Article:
It is her goal today, she says, to help create a better understanding of conditions that affect the mental health of our families, friends, and community at large so that those in need of support and services can get the help they need.
To that end, in 2012 she founded Turning Point, a mental health advocacy group, and the Mental Health Awareness Project. And on Saturday, May 11, that project's inaugural event will take place in Menlo Park, with Chip Huggins, CEO of Caminar for Mental Health, delivering the keynote speech and participating in a panel discussion.
Sponsored by Turning Point, with co-sponsorship by the Menlo Park Library, the event is set from 11 a.m. to 2 p.m. in the Menlo Park City Council Chambers at 701 Laurel St. in the Civic Center. The theme is "Being an Advocate and an Ally," and the discussion and information on offer "will provide people with tools and information they need to assist and advocate for friends and family members suffering with mental health conditions," Ms. Pamphilon said in a press release.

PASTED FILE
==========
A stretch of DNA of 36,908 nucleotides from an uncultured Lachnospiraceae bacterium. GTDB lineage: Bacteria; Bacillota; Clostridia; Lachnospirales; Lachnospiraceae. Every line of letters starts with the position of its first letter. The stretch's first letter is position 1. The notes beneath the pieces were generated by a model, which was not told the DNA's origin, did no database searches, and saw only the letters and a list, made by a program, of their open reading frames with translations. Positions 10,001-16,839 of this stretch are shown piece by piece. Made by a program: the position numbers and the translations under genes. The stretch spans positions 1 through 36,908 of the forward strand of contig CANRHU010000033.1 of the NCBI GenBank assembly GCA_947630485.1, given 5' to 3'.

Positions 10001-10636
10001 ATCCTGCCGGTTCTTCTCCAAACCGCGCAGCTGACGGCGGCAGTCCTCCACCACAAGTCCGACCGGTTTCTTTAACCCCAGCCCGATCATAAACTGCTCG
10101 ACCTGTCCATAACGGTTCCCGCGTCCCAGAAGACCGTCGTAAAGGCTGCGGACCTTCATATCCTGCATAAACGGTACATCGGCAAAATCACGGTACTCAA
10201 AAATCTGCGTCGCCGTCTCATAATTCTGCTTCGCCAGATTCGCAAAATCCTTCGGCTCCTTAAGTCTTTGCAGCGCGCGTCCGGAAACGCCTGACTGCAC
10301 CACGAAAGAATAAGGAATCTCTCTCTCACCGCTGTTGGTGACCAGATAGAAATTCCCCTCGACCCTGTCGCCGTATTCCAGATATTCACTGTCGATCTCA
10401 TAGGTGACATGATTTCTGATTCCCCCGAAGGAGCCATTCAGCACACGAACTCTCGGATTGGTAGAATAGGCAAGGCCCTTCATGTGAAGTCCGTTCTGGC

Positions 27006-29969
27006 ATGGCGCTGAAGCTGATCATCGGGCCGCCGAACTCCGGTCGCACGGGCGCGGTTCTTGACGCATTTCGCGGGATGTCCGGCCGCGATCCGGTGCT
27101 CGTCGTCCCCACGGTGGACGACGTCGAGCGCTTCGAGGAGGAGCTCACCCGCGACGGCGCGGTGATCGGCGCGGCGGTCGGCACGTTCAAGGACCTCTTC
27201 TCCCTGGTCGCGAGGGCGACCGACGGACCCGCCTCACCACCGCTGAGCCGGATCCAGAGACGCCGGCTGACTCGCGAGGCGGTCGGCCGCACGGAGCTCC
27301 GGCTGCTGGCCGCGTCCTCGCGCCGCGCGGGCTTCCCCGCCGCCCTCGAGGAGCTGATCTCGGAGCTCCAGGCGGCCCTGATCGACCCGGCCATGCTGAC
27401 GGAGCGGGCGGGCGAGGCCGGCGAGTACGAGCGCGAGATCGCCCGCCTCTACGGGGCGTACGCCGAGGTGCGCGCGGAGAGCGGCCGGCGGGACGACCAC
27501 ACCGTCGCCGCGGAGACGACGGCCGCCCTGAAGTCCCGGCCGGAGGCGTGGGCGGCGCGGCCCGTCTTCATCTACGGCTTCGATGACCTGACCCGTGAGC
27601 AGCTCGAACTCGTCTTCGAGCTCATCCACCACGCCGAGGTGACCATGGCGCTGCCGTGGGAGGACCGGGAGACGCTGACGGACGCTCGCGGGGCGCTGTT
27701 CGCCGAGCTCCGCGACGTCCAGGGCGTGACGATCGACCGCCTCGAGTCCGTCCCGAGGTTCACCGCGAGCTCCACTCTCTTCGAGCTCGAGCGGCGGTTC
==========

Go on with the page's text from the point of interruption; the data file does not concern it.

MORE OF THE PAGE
The event is free. There will be more than 20 resource tables staffed by representatives from area mental health and mental health-related organizations, said Ms. Pamphilon, who is chairing the event. Co-chair is Roberta Roth, outreach librarian of the Menlo Park Library.
Mr. Huggins is well-known on the Peninsula for his work in leadership roles with organizations including the Boys & Girls Clubs of the Peninsula, the Peninsula Community Foundation, and the Easter Seals Society. The head of Caminar for Mental Health, a nonprofit that provides support services for people with mental health and other disabilities, Mr. Huggins will address the stigmatization and societal shift in perspective of mental health conditions.
Others scheduled to participate in a panel discussion after the keynote speech are: Dr. Gary Tsai, resident psychiatrist for the San Mateo County Behavioral Health and Recovery Services; and Mary Cortani, an Army veteran who founded the nonprofit Operation Freedom Paws to match dogs with veterans suffering from post-traumatic stress disorders and other disabilities.
There will be a question-and-answer session after the panel discussion.
Live music and a poetry reading are part of the agenda, and there will be a display of 1,000 origami paper cranes. The display, called "Origami Skye," is a project launched by Turning Point and the Mental Health Awareness Project with Lisa Otsuka and her psychology students at Menlo-Atherton High School, Ms. Pamphilon said.
"Origami Skye symbolizes a long and healthy life," Ms. Pamphilon said in the press release. "Rather than stigmatize those with mental health conditions we can prolong their life and well-being in a positive way. The cranes are a symbol of hope."
Go to lisapamphilon.com for more information about the event, Turning Point, and the Mental Health Awareness Project.